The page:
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Special report: Pure Minerals has announced the acquisition of fellow battery metals play Queensland Pacific Metals (QPM), which is aiming to establish a battery-grade nickel-cobalt processing plant in Townsville, Queensland.

A tie up with private company QPM gives Pure Minerals (ASX:PM1) an attractive entry point into nickel and cobalt sulphate production – value-added products in high demand from the growing electric vehicle and stationary storage sector.

QPM plans to kick off feasibility studies into building a modern plant at Townsville, producing about 25,000 tonnes of nickel sulphate and 3000 tonnes of cobalt sulphate a year using ore from the French island territories of New Caledonia.

Townsville is the ideal location – its reputation as an emerging battery manufacturing region is complemented by existing infrastructure, skilled labour, and engineering support.

It also has a long history of processing ore from New Caledonia – just 2000km east of Townsville – which hosts the world’s largest laterite ore reserves containing about 700,000 tonnes of cobalt and 7 million tonnes of nickel.

QPM’s management team worked at the former Queensland Nickel refinery in Townsville, where they established supply agreements with a number of New Caledonian mining companies.

Through this longstanding relationship, QPM has secured a binding supply agreement to purchase 600,000 tonnes per year of high-grade nickel-cobalt ore.

“It’s a unique opportunity — those contracts aren’t secured by just anyone,” Pure Minerals chairman Jeremy King says.

“These are world class mines in New Caledonia; long term, high volume, and high-grade mining operations.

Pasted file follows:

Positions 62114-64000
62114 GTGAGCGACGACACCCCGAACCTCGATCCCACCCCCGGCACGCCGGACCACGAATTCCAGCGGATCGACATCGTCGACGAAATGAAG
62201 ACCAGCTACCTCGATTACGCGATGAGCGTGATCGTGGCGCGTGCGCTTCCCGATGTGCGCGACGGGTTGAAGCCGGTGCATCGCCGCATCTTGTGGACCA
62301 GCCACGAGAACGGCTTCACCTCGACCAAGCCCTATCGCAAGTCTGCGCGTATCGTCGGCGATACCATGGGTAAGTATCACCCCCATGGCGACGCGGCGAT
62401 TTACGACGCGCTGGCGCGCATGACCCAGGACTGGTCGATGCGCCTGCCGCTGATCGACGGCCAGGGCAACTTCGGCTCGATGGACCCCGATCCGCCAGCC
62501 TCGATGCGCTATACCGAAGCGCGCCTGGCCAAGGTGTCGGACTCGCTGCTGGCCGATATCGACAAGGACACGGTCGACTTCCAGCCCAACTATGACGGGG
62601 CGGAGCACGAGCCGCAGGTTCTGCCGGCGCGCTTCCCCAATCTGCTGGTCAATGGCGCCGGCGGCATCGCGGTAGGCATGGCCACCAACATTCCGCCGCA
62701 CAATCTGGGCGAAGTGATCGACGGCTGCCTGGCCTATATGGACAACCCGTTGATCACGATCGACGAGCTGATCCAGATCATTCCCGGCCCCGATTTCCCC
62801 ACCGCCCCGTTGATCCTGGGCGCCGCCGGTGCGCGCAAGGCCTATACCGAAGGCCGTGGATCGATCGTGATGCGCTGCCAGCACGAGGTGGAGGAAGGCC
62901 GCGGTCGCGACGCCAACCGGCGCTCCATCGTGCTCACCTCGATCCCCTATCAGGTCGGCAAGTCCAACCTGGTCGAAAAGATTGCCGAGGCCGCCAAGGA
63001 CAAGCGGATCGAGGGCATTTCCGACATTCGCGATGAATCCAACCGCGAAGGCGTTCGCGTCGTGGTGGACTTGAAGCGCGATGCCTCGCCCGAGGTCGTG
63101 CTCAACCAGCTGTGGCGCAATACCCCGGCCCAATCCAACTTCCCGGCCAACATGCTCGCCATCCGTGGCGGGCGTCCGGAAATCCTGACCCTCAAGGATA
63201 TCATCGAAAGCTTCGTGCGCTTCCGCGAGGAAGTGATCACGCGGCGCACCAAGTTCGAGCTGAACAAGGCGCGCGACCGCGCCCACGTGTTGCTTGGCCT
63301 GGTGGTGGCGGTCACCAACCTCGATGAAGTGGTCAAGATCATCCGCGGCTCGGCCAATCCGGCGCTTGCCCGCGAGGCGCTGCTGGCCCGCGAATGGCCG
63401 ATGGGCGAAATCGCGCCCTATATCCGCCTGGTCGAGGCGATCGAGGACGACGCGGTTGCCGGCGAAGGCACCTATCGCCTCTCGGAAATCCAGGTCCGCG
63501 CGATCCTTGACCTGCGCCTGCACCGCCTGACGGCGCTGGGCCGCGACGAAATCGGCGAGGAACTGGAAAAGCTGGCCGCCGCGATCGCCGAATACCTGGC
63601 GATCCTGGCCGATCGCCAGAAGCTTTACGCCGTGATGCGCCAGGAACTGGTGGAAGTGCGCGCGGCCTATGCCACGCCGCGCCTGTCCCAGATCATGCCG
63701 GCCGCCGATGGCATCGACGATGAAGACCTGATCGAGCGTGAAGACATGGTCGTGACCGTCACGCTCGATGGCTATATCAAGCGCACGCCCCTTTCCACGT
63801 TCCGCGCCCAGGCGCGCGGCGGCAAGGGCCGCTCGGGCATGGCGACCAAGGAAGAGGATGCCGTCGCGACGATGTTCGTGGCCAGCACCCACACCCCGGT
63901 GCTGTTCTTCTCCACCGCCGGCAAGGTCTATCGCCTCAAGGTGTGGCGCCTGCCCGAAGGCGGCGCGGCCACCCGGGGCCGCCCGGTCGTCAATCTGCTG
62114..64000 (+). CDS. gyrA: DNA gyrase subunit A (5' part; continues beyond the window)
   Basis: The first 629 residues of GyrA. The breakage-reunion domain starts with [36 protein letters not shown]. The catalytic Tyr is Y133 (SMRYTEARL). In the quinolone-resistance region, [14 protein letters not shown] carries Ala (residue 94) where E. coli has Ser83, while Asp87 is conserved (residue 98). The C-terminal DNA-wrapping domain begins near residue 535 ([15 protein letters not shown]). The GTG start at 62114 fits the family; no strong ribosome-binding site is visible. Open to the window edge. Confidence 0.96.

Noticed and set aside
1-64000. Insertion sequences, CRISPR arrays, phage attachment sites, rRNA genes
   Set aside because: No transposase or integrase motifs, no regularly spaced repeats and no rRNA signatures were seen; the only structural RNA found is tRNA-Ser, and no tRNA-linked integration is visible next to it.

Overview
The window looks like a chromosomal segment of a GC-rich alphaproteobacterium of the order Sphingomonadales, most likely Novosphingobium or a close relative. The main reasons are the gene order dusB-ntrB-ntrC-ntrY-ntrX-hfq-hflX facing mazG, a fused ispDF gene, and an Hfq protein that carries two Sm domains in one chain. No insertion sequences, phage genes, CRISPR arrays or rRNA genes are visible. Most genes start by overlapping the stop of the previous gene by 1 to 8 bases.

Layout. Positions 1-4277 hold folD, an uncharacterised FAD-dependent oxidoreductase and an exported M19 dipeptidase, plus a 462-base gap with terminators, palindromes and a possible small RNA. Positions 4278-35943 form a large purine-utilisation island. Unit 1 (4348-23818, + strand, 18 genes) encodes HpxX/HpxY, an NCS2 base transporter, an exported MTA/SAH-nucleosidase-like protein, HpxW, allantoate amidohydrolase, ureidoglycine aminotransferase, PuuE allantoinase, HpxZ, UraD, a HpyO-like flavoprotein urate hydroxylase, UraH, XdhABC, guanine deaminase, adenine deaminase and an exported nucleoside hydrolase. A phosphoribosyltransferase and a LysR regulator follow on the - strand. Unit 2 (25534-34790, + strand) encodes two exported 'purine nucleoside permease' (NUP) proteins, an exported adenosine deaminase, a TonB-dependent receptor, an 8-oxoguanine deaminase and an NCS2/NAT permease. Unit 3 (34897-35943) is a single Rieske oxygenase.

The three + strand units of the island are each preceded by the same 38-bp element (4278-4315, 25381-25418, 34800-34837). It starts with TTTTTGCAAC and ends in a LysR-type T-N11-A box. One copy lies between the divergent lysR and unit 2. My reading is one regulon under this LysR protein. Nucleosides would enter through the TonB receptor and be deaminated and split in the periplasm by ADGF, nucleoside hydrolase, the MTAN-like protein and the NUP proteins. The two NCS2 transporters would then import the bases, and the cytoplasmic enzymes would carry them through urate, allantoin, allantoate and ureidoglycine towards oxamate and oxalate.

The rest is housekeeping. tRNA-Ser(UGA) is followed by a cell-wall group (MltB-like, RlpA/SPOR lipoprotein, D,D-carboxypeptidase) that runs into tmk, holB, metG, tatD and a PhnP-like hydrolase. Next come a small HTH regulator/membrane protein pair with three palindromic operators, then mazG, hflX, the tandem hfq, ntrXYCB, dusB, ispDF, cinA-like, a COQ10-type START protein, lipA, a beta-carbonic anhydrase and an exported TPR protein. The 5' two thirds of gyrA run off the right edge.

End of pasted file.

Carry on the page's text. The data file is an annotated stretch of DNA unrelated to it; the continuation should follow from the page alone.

“It’s a really unique opportunity for Pure Minerals investors to get exposure to that in a small cap stock.”

The company will have an enterprise value of $2.7m post acquisition, giving investors leverage.

For investors, this means less risk; the agreement removes the perils associated with finding, proving up, and developing a mining project.

“It is resource estimation, mining, geotechnical, and engineering risk — all eliminated,” Mr King said.

QPM will purchase ore from established miners with a long-term track records of exporting to Australia and other counties, such as Japan and Korea.

The proposed Townsville plant will process the nickel-cobalt feed at an average grade of about 1.60 per cent nickel and 0.17 cobalt — grades superior to a number of high-profile Australian projects.

Higher grade feed means a smaller plant is required to process the same amount of sulphate, which lowers start-up capital expenditure.

The higher grades also mean lower ore throughput which requires less chemicals, power and other consumables — reducing operating costs.

And it complements Pure Minerals’ existing focus, which is on producing high value products for the battery sector via development of its Battery Hub manganese-cobalt project in Western Australia.

All of these factors give Pure Minerals and QPM a healthy competitive advantage, says Mr King.

“Pure Minerals is excited with about this opportunity with QPM complementing our focus on the emerging battery materials market,” he said.

 

Pure Minerals is a Stockhead advertiser.

This advice has been prepared without taking into account your objectives, financial situation or needs. You should, therefore, consider the appropriateness of the advice, in light of your own objectives, financial situation or needs, before acting on the advice. If this advice relates to the acquisition, or possible acquisition, of a particular financial product, the recipient should obtain a disclosure document, a Product Disclosure Statement or an offer document (PDS) relating to the product and consider the PDS before making any decision about whether to acquire the product.